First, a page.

Welcome to the website of the Cave Archaeology Group - a Special Interest Group (SIG) of the
British Cave Research Association
The Cave Archaeology Group (CAG) assists members of the caving community become aware of and promote interest in the existence of archaeological remains, in and around caves.
We aim to promote working relationships between cavers and archaeologists and to encourage a two-way transfer of education and skills, leading to a better understanding between individuals, groups and disciplines.
CAG was launched following a two-year series of meetings and lectures, working under the banner of the Upland Caves Network. This was organised by Dr Hannah O’Regan, then of Liverpool John Moores University, with funding by the Arts and Humanities Research Council. This discussion group brought together people with a common interest in caves, including cavers, geologists, archaeologists, biologists, palaeontologists and museum curators.
Caves are unique environments, often holding important records of environmental and cultural change. Some have been used by humans for leisure, burial and ritual purposes for thousands of years. Several parts of Britain have caves of archaeological interest, with deposits dating from before the last Ice Age through to the Mediaeval periods and beyond.
What should you do if you find archaeological remains in a cave? At the top of the Downloads page you will find four files: Cave Archaeology Guidelines Parts 1 to 4. These forms are for making an initial record in the field, together with photographs (preferably with a scale) which you can then take with you out of the cave. Artefacts or remains should be left undisturbed as far as possible, except when at obvious and immediate risk of destruction or looting. Armed with your initial records, advice and help should then be sought from persons or organisations who have more experience in the subject of cave archaeology. National parks, Natural England, caving organisations and similar bodies may have officers who can help, or point you towards individuals in your part of the country who can offer assistance. Remember - that is also what this BCRA Special Interest Group exists to do!! We are here to help and point you in the right direction, should you come across archaeological or palaeontological remains during your caving exploits. Please contact us by using the link at the foot of the page.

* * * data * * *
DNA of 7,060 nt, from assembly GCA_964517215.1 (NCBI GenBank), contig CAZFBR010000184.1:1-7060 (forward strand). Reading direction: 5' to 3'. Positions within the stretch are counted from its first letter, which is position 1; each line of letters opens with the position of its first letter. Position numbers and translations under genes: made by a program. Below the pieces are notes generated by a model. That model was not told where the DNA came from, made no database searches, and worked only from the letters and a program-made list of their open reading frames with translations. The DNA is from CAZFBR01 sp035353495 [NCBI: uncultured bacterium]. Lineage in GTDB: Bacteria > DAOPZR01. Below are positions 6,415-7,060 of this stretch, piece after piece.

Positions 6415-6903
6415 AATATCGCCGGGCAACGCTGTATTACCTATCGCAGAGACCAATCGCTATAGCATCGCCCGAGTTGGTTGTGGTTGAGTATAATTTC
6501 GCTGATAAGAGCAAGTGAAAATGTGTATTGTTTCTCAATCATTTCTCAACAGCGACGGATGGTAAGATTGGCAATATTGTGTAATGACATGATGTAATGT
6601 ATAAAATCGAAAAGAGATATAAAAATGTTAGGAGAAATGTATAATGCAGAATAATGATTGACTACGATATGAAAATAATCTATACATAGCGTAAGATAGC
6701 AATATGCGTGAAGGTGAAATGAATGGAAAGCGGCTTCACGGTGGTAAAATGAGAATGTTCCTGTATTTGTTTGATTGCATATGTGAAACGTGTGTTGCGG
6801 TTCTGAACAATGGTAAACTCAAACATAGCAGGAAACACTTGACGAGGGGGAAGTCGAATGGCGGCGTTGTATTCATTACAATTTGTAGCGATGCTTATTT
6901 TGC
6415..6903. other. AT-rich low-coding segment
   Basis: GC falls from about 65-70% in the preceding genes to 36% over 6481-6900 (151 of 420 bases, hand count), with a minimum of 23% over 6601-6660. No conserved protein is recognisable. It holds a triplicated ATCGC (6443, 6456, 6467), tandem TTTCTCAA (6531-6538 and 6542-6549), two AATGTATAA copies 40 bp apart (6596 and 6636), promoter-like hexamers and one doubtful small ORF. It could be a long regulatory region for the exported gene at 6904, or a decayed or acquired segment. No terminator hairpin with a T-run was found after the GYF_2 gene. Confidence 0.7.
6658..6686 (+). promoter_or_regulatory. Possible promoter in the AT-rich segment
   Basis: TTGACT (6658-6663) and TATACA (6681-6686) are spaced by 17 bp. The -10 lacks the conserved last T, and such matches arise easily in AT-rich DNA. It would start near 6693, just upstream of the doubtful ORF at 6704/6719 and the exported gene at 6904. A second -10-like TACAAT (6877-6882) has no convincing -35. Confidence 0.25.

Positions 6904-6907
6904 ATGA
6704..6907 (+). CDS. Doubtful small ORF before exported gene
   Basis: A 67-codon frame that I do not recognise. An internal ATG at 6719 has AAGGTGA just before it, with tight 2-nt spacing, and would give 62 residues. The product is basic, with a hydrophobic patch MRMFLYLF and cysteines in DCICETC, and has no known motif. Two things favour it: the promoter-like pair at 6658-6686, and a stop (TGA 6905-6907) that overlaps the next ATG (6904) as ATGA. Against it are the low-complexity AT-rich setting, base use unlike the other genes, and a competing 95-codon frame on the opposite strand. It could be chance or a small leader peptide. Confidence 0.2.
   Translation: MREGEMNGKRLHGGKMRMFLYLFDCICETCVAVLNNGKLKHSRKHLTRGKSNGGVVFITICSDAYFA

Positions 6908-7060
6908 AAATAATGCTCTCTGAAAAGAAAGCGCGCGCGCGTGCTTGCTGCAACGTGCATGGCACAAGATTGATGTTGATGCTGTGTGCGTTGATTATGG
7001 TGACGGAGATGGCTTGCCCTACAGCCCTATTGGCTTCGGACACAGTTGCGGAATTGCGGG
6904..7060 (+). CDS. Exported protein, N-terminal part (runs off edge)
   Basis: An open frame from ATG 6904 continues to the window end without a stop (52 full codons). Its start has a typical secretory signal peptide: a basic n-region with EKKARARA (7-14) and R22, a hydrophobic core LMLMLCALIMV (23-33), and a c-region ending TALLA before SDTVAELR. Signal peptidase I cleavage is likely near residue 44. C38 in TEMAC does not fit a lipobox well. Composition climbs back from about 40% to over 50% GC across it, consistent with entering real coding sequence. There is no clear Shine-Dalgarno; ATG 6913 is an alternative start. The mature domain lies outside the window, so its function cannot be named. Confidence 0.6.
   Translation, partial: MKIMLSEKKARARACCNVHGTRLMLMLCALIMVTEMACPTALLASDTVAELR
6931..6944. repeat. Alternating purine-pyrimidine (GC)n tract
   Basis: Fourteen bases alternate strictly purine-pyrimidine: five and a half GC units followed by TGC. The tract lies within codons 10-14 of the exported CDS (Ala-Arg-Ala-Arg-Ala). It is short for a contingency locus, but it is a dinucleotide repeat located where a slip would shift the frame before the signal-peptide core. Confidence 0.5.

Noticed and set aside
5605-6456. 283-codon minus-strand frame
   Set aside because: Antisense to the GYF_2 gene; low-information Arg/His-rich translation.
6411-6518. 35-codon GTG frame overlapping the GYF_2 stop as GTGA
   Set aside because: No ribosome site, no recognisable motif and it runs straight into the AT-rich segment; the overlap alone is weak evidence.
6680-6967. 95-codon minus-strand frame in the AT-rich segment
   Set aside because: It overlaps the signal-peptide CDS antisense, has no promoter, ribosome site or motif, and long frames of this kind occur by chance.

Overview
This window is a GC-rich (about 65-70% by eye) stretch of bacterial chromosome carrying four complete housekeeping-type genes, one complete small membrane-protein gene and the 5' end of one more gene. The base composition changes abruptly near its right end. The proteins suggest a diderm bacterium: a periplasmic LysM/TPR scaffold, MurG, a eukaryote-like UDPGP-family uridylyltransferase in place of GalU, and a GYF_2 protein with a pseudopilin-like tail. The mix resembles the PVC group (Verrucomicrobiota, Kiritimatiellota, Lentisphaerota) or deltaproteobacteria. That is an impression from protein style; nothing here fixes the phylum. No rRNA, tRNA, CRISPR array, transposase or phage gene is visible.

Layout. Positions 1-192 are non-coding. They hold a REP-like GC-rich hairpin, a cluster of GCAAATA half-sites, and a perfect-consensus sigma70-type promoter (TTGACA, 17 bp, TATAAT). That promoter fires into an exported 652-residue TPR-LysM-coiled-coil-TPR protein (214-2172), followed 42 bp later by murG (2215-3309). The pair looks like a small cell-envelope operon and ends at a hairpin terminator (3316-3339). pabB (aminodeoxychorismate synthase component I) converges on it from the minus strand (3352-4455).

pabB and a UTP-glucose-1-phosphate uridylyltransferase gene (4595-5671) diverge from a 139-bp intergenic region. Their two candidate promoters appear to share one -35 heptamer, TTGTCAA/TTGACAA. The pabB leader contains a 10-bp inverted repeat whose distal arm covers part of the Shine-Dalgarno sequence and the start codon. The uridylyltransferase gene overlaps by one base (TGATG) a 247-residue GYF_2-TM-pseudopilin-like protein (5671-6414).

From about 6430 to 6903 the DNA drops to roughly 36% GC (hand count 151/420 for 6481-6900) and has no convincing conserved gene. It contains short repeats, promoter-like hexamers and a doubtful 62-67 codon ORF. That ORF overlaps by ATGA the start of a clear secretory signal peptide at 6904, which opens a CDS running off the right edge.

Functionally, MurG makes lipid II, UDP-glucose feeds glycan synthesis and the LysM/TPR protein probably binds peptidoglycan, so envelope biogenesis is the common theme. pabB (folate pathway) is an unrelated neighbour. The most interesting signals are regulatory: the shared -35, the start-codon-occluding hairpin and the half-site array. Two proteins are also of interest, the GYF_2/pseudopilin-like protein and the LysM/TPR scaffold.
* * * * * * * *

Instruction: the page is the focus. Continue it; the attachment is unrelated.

We want your contributions! If you have any news you would like to include on this website; for example, potential or recognised archaeology in or around cave sites, photos, surveys, reports etc, please let us know.
This website has been set up to provide a focal point for information on cave archaeology and related subjects. Its success depends on your support by contributing any material, digging news, discoveries, reports, web-links and so on that you may be involved with, or know about. In this way we hope the site will act as a magnet for cave archaeology related information which can be disseminated to a wider audience, with the aim of protecting the important and little appreciated archaeological cave heritage of Great Britain. If you have any comments or suggestions regarding this website or the Cave Archaeology Group, please let us know and the website will grow!
Should you discover unusual bones or objects of interest in caves we can offer advice on what to do next and who to contact. We may be able to put you in touch with archaeologists or other specialists who would be happy to advise you how to proceed when you find that elusive Palaeolithic rock art!
If you are interested in cave archaeology and palaeontology and wish to become a member of the Cave Archaeology Group, please forward your name, location and email details using the link at the bottom of this page. You can also join our Facebook group by clicking on the button on the top right of this page.